- Posted by Johanna on April 21, 2011 at 7:38 pm
- Category: Graphic Novel Reviews
- CREDITS: by Andy Runton
- PUBLISHER: Atheneum Books for Young Readers / Simon & Schuster; $15.99 US
Owly fans, rejoice! Now you get a chance to read an adventure of the adorable bird and his worm friend in oversized full color!
In conjunction with Top Shelf, Simon & Schuster, under their Atheneum Books for Young Readers imprint, has released this hardcover children’s book edition. It’s still by Andy Runton, it’s still the same little owl, it’s still almost completely wordless, and it’s still wonderful. It’s just bigger — which means easier to get lost in this glorious world.
It’s the end of the season, and the butterflies are departing. Owly and Wormy want to grow plants to attract them back. (I quite enjoy seeing how often they garden or otherwise interact with the nature around them. Their lifestyle, in tune with the seasons, is enviable.) They visit the nursery — an astounding two-page spread full of life and color — and buy a new flower bush, which they plant and tend. While waiting for the butterflies, they make new friends, two caterpillars who make a home in the bush. A story that revolves around plants is a great choice to put in color, as all the flowers and the greens are almost touchable.
Time passes, captured by a montage of playful images. The new friends read together, camp out under the stars, fly a kite, and even play chess together. While older readers will know instantly where the story is going, it’s still a very comfortable, entertaining ride. Because the characters express their feelings or conversation in pictograms, not words, the reader becomes more deeply involved as she tells herself the story of what’s going on. My favorite small moment comes when Owly has an idea. The thought balloon fills with a light bulb — and it’s a CFL!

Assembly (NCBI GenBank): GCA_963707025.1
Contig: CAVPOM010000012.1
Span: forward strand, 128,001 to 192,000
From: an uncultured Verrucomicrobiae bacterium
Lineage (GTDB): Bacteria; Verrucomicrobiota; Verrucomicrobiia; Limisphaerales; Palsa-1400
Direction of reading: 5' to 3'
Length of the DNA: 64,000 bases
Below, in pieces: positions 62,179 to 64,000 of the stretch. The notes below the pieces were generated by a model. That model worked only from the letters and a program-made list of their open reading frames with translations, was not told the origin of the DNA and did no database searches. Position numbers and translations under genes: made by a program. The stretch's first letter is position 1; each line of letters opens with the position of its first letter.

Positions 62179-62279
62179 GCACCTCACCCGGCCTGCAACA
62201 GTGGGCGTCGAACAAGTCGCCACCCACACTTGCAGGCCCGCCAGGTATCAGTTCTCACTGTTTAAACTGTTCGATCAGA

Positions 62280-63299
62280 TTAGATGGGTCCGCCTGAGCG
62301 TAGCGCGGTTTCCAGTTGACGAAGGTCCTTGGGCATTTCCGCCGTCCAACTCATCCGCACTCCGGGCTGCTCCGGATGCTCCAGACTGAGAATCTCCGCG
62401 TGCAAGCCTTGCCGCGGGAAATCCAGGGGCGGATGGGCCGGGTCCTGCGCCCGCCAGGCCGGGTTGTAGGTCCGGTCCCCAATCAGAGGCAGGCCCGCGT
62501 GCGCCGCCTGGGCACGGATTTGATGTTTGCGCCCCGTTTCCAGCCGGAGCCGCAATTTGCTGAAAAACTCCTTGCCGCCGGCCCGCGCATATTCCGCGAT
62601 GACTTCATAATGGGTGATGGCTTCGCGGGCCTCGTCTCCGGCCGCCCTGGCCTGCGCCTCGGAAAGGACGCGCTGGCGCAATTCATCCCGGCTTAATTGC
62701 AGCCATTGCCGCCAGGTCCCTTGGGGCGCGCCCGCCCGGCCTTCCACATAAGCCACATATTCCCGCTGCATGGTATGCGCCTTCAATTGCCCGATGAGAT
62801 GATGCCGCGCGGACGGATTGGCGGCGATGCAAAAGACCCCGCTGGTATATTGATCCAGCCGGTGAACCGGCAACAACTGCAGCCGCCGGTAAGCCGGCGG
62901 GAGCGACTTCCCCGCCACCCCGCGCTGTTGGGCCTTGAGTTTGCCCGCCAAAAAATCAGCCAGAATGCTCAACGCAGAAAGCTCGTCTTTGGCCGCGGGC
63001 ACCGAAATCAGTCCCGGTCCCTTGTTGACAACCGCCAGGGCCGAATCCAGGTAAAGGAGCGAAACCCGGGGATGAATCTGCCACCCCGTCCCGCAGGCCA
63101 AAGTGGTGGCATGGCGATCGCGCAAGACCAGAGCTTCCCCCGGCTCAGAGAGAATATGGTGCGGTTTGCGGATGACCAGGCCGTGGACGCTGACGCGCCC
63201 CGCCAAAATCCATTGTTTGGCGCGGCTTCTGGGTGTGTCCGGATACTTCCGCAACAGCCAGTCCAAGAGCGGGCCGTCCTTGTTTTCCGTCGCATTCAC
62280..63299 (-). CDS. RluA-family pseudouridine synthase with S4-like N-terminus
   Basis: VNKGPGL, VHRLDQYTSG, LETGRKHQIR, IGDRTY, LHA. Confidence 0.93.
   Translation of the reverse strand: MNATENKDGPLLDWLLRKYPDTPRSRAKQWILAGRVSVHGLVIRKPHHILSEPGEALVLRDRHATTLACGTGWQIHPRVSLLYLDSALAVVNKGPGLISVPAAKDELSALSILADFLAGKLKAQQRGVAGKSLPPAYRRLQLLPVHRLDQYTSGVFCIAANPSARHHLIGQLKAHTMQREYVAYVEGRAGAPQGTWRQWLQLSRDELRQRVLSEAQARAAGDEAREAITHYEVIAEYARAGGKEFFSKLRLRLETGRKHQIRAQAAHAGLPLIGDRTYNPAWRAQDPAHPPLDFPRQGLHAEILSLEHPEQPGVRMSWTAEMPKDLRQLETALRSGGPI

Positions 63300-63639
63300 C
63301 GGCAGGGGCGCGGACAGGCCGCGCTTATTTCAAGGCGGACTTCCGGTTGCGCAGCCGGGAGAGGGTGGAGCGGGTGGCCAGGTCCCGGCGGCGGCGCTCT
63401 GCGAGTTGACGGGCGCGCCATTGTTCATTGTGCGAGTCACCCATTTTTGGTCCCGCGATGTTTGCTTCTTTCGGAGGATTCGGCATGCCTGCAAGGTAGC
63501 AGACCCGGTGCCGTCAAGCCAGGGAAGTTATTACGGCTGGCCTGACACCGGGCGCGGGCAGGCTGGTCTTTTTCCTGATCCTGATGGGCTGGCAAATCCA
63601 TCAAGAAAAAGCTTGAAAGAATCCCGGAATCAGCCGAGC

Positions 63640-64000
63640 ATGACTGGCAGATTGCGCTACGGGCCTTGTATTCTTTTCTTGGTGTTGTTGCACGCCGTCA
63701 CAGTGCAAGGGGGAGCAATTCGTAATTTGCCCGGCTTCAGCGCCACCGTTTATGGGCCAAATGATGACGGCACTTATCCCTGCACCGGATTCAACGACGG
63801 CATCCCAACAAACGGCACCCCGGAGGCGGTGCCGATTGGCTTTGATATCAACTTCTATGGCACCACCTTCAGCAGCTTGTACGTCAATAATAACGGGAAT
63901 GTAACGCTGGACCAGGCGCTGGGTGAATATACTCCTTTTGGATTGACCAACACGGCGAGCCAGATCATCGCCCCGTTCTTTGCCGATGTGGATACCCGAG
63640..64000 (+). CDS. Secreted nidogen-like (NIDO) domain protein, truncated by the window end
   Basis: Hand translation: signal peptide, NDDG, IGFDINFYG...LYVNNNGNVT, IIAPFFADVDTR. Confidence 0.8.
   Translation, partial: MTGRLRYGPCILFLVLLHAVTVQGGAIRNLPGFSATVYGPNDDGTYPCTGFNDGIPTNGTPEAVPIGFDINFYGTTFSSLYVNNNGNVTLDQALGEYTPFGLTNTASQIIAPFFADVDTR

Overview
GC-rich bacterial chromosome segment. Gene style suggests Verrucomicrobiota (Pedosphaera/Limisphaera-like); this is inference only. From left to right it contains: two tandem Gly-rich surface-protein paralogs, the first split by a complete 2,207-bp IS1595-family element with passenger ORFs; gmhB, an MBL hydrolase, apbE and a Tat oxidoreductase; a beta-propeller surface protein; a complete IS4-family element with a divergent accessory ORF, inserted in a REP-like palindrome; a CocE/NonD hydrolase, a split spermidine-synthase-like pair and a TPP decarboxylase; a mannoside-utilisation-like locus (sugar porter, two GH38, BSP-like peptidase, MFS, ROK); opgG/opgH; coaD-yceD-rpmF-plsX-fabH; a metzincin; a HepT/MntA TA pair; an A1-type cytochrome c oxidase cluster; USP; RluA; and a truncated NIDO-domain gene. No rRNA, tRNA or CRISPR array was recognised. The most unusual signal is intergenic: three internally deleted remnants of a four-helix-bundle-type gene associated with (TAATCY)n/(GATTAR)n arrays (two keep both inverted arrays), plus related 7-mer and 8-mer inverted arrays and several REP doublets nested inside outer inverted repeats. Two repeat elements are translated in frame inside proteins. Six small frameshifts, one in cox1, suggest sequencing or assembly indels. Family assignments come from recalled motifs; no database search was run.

Runton draws lovely, readable images, but he also pays attention to the details. We know one of the caterpillars is a girl, because she’s got the traditional cartoon pink bow on her head. But in the interests of fairness, the boy bug has a blue baseball cap. It’s not “boys are the norm, girls have an extra accessory to make them different” — it’s “each has a head decoration so everyone feels included”. And that’s my favorite part of all about Owly. Whether sad or lonely or happy or creative, Owly’s feelings are worth sharing, moments we all can relate to. (The publisher provided a review copy.)